So instead of dragging ourselves to our computer or instrument to compose for the first time in 2 months…

we’re sitting back down to resume our routine after 24 hours.

We have INERTIA.

And that inspirational “spark” we’re looking for has been nurtured and kept warm by our routine (instead of trying to spin two sticks together when it’s below freezing outside).

But what do we do when we lack the MOTIVATION to create that routine?

❌ … But My Body Says “No”

Sometimes, even with all the right routines in place, we still feel stuck.

If that’s you, consider if you might be feeling procrastination, burnout, or both.

How do we overcome THESE roadblocks? 🤔

First, we need to understand what causes these feelings.

Our bodies are very efficient, and very automatic.

(It’s the reason we don’t have to “will” ourselves to heal cuts, or remind ourselves to breathe.)

With that in mind, procrastination or burnout is our body’s way of telling us:

“I’ve thought about it, and I’ve determined that this thing that you’re asking us to do is NOT worth the time or effort we’d have to put into it. So I’m not going to do it.”

Make sense?

Our body is telling us that there’s an imbalance of effort versus result.

NOT doing it saves us time, energy, and pain.

So to overcome composer’s block, we’ve got to understand WHY composing doesn’t feel “worth our time”.

💓 Underwhelm vs. Overwhelm

Most of the time, things we WANT to do (but won’t) come from one of two culprits: underwhelm or overwhelm.

Underwhelm is boredom. It’s the feeling that the task at hand isn’t challenging or interesting enough to engage our time and energy.

Overwhelm is stress. It’s the feeling that the task at hand is insurmountable—impossible to achieve—and therefore we shouldn’t “waste our time” on trying.

Do either of these sound familiar?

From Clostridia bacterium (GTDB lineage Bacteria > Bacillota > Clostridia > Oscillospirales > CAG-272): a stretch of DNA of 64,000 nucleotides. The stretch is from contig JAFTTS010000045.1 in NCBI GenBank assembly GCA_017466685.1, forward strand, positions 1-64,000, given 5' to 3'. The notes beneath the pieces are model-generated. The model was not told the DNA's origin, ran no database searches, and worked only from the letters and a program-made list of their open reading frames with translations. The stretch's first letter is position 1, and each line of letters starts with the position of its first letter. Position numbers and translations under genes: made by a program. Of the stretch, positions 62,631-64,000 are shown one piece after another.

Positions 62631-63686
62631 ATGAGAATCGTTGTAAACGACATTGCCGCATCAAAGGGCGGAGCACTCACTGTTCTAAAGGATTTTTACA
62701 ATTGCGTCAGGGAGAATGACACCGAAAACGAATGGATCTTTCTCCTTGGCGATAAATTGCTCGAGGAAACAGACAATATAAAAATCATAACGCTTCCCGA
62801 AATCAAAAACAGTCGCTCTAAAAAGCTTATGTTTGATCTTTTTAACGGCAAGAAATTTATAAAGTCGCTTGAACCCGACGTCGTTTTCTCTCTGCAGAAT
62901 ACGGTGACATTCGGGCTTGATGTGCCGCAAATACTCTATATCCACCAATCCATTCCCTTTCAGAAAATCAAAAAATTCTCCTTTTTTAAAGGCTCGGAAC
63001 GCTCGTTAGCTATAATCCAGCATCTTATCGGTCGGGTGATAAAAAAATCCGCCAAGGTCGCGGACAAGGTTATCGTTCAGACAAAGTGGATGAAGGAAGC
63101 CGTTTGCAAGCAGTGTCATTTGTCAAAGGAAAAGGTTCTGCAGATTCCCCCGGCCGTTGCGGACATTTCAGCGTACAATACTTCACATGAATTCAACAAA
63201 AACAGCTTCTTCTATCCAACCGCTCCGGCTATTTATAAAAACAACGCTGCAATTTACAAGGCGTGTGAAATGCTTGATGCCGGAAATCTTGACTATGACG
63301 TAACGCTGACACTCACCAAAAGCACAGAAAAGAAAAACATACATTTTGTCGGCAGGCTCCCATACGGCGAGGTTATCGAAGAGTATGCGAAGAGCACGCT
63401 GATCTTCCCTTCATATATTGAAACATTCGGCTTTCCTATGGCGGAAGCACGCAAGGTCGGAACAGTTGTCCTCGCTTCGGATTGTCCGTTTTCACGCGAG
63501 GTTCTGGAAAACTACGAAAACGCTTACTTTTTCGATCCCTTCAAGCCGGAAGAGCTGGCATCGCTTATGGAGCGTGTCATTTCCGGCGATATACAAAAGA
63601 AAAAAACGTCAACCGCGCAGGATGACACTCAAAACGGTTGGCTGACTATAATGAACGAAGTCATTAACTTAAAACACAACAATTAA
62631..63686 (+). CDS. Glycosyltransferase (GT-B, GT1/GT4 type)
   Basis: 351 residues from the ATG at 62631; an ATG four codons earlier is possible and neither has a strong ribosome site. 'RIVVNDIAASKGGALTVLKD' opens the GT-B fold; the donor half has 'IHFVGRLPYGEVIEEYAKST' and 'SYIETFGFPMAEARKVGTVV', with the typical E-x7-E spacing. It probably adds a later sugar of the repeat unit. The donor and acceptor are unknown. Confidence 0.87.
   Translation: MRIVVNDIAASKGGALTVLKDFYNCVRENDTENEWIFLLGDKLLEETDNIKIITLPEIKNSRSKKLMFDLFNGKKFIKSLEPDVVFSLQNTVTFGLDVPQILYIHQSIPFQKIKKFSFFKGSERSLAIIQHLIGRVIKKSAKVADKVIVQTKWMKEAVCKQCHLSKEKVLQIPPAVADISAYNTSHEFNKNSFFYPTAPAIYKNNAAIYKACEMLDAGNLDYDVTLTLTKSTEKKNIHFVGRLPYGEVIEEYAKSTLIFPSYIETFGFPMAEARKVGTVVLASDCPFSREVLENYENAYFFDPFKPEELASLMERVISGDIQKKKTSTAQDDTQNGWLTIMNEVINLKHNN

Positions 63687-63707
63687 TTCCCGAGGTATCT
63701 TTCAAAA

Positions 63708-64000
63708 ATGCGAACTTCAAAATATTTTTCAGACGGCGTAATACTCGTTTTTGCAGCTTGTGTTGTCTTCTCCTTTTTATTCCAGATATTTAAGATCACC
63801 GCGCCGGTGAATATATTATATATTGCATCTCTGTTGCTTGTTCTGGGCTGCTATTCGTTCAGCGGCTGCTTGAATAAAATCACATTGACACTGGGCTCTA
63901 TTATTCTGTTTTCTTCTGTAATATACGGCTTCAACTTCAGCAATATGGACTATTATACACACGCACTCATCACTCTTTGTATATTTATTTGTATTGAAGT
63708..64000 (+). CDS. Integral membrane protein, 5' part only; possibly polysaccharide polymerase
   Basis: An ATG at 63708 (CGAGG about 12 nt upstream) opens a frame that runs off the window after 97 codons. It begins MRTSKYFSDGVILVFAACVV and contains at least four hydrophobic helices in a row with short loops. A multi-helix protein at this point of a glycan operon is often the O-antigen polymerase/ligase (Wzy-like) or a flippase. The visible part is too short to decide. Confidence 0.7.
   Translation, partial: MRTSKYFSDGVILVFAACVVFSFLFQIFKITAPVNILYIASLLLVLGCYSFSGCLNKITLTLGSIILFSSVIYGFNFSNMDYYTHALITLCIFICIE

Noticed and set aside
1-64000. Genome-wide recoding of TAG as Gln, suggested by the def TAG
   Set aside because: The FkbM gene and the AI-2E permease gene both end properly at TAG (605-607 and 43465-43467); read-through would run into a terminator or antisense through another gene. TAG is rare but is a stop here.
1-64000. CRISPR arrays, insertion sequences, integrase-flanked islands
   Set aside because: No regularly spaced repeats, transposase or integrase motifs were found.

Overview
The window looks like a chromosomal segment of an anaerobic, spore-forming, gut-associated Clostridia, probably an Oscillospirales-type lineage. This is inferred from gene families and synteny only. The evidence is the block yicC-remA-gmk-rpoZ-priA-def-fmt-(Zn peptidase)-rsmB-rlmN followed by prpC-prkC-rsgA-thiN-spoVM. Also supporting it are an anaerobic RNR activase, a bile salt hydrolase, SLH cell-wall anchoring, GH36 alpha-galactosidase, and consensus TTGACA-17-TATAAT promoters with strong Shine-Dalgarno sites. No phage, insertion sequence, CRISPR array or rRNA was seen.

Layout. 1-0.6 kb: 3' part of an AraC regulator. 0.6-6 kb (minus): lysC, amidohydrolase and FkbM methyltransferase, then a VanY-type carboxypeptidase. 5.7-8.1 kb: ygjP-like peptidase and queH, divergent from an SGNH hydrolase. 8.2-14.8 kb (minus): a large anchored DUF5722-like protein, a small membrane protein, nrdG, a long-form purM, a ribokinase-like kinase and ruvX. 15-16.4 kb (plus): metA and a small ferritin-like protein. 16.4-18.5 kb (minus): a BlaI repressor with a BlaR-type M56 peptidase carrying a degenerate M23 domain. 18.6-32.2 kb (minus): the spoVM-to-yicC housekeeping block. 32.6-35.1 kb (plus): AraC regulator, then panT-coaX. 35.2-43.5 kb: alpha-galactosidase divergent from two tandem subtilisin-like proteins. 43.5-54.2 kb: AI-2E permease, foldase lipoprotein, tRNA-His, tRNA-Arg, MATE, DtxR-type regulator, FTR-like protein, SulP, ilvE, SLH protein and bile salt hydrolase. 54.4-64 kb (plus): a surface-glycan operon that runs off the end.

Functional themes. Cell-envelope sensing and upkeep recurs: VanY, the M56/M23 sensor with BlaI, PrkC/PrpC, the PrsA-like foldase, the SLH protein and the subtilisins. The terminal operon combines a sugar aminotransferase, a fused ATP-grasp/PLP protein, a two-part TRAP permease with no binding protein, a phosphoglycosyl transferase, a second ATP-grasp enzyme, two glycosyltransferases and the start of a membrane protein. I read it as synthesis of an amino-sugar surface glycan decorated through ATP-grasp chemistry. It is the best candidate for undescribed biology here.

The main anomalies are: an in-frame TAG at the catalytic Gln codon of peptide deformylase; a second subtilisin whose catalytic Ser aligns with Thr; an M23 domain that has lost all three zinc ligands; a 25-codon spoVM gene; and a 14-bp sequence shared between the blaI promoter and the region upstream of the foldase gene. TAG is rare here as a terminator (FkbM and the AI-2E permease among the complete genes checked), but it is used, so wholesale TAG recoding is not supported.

(Take a second to think about which you might be dealing with, or deal with most.)

Once you’ve got it, let’s figure out how to remedy that. 💡

In order to get creating again, we need to balance out the scale between feeling OVERWHELMED by impossible ambition and feeling UNDERWHELMED by a lack of challenge.

We’re seeking an equilibrium. ⚖️

To that end, if you’re UNDERWHELMED by composing…

… Then you need to make it more challenging.

Here’s some examples:

  • ⏰ Create urgency (ex. tighten your deadline to 24 hours)
  • 💡 Try something new (ex. pick up a new instrument to compose with)
  • 📣 Create accountability (ex. tell your friend you’ll give them $200 if you don’t finish your piece this week)

On the flip end, if you’re feeling OVERWHELMED…

… Then you need to break down your goals into more manageable small steps (or cut back on your goals).

Here’s some examples:

  • 📦 Create restrictions (ex. write a piece for flute solo instead of wind section)
  • 🗓️ Divide your tasks (ex. sketch today, arrange tomorrow, orchestrate the following day)
  • 🏖️ Take time off (you’d be surprised how effective this is)

Dialing in that balance between underwhelm and overwhelm is the key to creating something—even when you don’t feel like it.